“Technically, the next attempt to overthrow a national election may not qualify as a coup,” Barton Gellman writes at The Atlantic. “It will rely on subversion more than violence …. If the plot succeeds, the ballots cast by American voters will not decide the presidency in 2024.”
There’s nothing new about claims that an election was stolen, or is about to be. The phenomenon stretches back into the 19th century — most famously the 1876 presidential election, which was arguably stolen from Democrat Samuel J. Tilden on behalf of Republican Rutherford B. Hayes.
Of the six presidential elections since 2000, at least four have generated loud claims of fraud. Democrats complained of judicial skulduggery in Florida in 2000 and voting machine rigging in 2004. In 2016, Democrats asserted “Russian meddling” to explain Hillary Clinton’s loss to Donald Trump, while Trump (and Republican supporters) insisted in both 2016 and 2020 that he could only lose (and lost) if the election was “rigged.”
And, to be fair, the two major parties use ballot access laws and debate participation schemes to rig EVERY presidential election, and most other elections, to preclude the possibility of a competitive independent or third party candidacy.
Democrats are already sowing the seeds for claims of a rigged 2024 election with credible complaints about Republican efforts to, well, rig the 2024 election.
In a 2016 column, I pointed out the danger that casting doubt on election credibility represents to the United States as we know it. History is full of coups (real ones, not annoying riots), revolutions, and civil wars sparked by arguments over who gets to be in charge. America is not immune to that possibility.
But for libertarians and anarchists like me, there’s a potential up side to this growing distrust of election outcomes.
The next step after losing trust in the integrity of the election system and the honesty of the outcomes that system announces is losing trust in the idea of elections as a way to settle our differences. That could be a very good thing, as long as we don’t replace elections with monarchs or other rulers for life.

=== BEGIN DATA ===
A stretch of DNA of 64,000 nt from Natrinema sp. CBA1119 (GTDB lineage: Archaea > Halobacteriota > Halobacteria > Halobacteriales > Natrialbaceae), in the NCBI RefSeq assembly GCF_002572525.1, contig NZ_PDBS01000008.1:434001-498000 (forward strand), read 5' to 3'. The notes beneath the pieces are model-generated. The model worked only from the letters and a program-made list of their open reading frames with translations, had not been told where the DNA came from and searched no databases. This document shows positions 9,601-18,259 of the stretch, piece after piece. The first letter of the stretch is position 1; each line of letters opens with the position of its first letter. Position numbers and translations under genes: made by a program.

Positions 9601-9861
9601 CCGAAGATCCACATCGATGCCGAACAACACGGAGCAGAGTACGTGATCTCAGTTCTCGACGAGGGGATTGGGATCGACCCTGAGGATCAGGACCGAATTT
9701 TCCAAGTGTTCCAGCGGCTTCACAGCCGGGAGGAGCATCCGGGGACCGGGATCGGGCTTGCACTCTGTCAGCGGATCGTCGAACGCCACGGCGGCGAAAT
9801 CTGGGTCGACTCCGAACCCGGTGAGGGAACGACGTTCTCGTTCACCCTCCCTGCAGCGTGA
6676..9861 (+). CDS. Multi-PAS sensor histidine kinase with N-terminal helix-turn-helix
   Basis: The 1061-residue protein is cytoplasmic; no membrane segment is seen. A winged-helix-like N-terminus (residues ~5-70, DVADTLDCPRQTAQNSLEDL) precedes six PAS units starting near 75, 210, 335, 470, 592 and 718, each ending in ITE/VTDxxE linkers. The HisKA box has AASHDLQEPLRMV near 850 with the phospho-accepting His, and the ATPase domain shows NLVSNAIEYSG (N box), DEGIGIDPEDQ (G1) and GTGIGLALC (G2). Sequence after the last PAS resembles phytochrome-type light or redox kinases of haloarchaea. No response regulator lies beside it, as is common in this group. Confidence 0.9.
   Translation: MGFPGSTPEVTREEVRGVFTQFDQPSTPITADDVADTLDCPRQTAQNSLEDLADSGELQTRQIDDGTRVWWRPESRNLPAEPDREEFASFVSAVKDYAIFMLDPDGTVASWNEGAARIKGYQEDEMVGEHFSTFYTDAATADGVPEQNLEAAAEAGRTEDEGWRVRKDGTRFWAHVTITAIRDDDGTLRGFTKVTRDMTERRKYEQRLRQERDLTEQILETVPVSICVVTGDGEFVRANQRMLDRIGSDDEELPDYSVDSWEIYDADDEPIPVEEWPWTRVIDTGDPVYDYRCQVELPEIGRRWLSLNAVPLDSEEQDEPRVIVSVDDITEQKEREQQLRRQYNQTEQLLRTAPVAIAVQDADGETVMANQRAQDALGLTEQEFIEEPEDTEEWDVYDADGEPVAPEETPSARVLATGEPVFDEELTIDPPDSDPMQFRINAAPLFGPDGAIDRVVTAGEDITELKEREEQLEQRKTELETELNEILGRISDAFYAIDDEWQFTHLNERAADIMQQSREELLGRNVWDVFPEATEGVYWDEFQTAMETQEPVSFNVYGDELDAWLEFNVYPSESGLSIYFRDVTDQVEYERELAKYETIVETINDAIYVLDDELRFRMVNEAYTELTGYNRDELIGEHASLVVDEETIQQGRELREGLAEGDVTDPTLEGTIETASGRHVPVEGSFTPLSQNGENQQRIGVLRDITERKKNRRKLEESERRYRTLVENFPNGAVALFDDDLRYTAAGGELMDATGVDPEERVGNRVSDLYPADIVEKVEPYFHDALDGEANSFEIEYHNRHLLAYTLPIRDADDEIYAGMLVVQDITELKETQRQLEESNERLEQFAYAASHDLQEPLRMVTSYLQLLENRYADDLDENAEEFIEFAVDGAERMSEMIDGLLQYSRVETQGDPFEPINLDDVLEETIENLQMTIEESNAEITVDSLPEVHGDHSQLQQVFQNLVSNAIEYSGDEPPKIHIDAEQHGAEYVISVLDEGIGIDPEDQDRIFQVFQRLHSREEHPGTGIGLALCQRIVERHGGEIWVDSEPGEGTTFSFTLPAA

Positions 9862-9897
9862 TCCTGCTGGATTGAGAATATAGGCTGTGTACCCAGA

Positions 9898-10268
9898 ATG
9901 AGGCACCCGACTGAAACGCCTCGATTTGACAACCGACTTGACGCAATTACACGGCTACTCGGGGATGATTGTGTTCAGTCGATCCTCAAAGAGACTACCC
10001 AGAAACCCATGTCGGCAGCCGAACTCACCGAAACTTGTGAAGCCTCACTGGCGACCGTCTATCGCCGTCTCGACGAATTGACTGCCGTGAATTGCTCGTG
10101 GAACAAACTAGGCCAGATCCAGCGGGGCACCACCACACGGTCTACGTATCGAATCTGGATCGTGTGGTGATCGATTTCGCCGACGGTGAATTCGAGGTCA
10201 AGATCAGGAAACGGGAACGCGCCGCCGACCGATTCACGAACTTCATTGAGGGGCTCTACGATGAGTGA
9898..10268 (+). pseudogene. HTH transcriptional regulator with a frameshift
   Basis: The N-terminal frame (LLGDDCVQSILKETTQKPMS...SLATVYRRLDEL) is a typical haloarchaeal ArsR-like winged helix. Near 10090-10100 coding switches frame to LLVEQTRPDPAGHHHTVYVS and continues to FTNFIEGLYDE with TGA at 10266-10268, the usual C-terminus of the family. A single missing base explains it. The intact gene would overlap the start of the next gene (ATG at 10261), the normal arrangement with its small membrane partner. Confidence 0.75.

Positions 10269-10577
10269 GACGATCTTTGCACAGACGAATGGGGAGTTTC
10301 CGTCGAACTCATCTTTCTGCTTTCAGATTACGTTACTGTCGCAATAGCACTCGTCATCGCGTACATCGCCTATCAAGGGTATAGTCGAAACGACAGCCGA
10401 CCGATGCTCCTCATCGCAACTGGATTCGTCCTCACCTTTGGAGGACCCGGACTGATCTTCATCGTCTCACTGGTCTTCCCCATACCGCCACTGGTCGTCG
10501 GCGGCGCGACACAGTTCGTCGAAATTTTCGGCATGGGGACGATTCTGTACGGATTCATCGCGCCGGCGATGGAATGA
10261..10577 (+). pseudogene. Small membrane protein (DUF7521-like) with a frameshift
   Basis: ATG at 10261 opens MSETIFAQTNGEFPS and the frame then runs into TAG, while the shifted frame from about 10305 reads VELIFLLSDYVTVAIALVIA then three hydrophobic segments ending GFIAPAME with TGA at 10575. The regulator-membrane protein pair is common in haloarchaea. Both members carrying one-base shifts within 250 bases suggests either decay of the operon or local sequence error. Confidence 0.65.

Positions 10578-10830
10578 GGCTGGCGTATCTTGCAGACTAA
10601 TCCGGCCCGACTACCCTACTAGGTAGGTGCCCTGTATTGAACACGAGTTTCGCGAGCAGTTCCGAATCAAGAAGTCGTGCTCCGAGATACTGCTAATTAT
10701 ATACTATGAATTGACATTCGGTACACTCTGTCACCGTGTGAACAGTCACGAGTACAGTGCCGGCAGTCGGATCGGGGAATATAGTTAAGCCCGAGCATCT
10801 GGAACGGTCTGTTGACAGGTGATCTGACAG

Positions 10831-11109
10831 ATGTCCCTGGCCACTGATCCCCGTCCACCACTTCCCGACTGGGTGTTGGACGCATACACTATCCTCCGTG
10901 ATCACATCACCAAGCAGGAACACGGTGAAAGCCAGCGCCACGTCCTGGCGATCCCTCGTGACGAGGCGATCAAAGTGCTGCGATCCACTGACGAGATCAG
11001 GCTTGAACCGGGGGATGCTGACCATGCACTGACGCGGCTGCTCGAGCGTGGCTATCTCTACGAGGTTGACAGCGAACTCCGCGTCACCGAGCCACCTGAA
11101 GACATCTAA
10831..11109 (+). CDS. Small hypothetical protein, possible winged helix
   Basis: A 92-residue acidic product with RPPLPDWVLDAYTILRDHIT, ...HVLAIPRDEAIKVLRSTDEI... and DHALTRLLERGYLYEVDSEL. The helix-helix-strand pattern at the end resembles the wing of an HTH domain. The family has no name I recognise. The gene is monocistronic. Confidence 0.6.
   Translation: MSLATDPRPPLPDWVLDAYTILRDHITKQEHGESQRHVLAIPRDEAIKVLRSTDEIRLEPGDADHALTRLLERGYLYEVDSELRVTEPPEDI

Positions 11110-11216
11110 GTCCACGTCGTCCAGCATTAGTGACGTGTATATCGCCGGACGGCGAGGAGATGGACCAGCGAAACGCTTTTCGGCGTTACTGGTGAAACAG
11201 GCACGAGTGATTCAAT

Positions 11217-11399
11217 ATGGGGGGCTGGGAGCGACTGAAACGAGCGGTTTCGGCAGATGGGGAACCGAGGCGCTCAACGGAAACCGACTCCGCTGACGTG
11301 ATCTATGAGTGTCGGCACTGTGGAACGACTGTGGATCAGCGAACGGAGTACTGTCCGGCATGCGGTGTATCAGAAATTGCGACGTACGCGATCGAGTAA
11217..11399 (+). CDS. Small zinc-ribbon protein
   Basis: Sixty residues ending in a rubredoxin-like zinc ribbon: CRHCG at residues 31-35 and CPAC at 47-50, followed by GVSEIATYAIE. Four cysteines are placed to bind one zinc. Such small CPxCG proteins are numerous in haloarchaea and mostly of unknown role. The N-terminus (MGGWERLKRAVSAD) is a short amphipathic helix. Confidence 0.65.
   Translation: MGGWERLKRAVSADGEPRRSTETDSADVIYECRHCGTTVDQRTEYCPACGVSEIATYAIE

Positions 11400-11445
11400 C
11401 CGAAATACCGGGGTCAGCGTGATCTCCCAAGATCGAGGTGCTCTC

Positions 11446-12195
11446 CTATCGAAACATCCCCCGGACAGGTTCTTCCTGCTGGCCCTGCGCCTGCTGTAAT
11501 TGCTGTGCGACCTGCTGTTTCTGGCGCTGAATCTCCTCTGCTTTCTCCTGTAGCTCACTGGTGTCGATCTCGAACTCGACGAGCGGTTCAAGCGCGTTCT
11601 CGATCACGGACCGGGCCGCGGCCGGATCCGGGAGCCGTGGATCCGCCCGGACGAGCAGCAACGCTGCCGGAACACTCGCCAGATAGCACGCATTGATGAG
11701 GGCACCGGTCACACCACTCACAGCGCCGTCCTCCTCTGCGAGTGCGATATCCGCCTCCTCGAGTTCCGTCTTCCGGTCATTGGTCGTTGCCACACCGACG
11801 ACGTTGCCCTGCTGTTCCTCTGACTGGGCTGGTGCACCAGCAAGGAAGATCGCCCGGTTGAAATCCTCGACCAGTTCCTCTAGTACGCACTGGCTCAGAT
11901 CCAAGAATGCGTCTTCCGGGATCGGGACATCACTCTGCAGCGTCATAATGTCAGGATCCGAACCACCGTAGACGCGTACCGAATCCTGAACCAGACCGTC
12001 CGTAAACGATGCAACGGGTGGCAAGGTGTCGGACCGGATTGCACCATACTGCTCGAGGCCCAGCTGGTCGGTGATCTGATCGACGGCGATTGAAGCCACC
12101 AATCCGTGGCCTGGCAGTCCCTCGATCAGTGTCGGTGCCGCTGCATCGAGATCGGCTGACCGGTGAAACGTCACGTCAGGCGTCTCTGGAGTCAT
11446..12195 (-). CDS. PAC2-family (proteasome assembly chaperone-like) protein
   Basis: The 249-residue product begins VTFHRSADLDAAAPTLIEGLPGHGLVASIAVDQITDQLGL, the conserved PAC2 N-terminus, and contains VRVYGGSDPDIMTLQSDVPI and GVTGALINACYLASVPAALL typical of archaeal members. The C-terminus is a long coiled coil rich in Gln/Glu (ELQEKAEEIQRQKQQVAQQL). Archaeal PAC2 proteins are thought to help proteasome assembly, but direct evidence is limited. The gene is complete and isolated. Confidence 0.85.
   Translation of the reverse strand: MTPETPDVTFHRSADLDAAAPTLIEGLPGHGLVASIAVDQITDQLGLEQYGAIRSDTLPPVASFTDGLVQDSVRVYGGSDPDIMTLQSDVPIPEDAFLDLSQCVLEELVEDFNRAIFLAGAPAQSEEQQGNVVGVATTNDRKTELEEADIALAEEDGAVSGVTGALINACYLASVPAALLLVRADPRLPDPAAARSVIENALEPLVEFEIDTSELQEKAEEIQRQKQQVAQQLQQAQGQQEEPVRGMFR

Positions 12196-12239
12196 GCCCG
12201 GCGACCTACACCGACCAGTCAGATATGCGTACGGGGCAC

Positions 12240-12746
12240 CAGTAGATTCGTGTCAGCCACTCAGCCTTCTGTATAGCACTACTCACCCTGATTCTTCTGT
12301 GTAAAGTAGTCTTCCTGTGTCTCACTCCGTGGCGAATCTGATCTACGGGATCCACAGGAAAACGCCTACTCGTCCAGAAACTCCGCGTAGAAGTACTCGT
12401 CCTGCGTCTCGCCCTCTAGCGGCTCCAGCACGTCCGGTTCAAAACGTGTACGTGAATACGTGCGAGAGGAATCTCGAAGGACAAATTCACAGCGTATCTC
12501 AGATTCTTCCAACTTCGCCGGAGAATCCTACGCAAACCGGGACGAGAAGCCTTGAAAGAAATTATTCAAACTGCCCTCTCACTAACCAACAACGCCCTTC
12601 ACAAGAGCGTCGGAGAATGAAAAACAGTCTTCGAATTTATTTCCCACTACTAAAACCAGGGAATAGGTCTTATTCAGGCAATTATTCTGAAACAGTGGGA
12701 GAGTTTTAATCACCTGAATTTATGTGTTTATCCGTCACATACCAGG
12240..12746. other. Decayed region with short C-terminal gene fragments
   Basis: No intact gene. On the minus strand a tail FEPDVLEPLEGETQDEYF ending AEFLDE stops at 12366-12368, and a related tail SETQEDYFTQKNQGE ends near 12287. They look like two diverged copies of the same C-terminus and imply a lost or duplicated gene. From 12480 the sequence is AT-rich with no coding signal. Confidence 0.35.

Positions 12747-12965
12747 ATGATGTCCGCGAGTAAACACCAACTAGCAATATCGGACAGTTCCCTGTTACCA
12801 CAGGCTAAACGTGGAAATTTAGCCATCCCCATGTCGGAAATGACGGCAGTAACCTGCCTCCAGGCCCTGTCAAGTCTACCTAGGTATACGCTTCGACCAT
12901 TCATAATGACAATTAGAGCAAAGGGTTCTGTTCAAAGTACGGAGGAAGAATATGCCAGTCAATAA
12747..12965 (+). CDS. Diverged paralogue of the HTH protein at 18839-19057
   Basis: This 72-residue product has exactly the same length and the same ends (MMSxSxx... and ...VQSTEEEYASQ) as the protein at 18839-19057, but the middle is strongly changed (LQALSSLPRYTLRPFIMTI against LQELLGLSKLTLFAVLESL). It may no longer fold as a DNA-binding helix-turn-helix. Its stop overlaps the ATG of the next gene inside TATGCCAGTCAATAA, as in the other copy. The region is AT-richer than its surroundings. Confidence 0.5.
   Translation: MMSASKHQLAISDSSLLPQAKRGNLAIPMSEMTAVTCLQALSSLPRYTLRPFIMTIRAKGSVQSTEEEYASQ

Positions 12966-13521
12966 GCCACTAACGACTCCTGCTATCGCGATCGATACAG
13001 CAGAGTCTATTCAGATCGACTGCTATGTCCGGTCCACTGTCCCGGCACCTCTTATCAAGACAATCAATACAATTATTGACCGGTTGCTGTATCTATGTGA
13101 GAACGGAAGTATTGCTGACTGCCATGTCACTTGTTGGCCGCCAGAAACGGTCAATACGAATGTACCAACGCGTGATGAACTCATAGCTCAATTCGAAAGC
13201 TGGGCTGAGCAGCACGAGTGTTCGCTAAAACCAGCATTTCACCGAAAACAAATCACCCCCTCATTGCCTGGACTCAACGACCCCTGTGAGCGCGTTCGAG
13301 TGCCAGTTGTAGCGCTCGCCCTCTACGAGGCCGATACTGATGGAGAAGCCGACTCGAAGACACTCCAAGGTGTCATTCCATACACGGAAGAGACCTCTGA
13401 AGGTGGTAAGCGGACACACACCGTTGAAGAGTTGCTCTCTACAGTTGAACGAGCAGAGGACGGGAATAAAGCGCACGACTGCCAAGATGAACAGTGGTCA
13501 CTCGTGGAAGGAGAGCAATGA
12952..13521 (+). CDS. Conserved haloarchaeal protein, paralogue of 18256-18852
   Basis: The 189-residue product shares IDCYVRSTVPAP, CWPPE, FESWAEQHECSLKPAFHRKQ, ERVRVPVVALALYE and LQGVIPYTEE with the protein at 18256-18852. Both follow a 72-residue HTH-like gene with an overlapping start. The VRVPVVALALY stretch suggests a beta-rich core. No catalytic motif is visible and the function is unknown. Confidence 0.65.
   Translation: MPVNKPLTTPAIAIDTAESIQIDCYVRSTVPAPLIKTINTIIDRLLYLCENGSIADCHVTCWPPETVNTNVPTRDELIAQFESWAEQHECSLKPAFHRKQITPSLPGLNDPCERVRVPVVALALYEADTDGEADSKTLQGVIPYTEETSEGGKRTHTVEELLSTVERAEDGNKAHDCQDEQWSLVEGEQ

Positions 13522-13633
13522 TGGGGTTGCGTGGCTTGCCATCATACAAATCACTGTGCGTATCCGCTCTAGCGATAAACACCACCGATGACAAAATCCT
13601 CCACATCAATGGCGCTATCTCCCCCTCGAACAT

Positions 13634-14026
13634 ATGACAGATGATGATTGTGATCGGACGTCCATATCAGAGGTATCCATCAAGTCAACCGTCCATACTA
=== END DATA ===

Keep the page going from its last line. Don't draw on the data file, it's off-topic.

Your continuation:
The problem with politics is not who we put in charge, or how we put them in charge. It’s THAT we put them in charge.
As military strategist Carl von Clausewitz pointed out, “war is the continuation of politics by other means.” Conversely, politics is the waging of war by other means.
Thomas Hobbes described the state of nature as “the war of all against all” and prescribed government as the cure. He got it exactly backward.
Putting something — anything, no matter how trivial — under the control of politicians amounts to declaring eternal, unceasing war over that thing.
The best solution to the perceived problems of election “rigging,” election “meddling,” etc., isn’t to resign ourselves to dictatorship, or even to seek more trustworthy elections. It’s to cut the power of government down so much that elections become too unimportant to bother “rigging” or “meddling in.”
We can have politics, or we can have peace. We can’t have both.
Thomas L. Knapp (Twitter: @thomaslknapp) is director and senior news analyst at the William Lloyd Garrison Center for Libertarian Advocacy Journalism (thegarrisoncenter.org). He lives and works in north central Florida.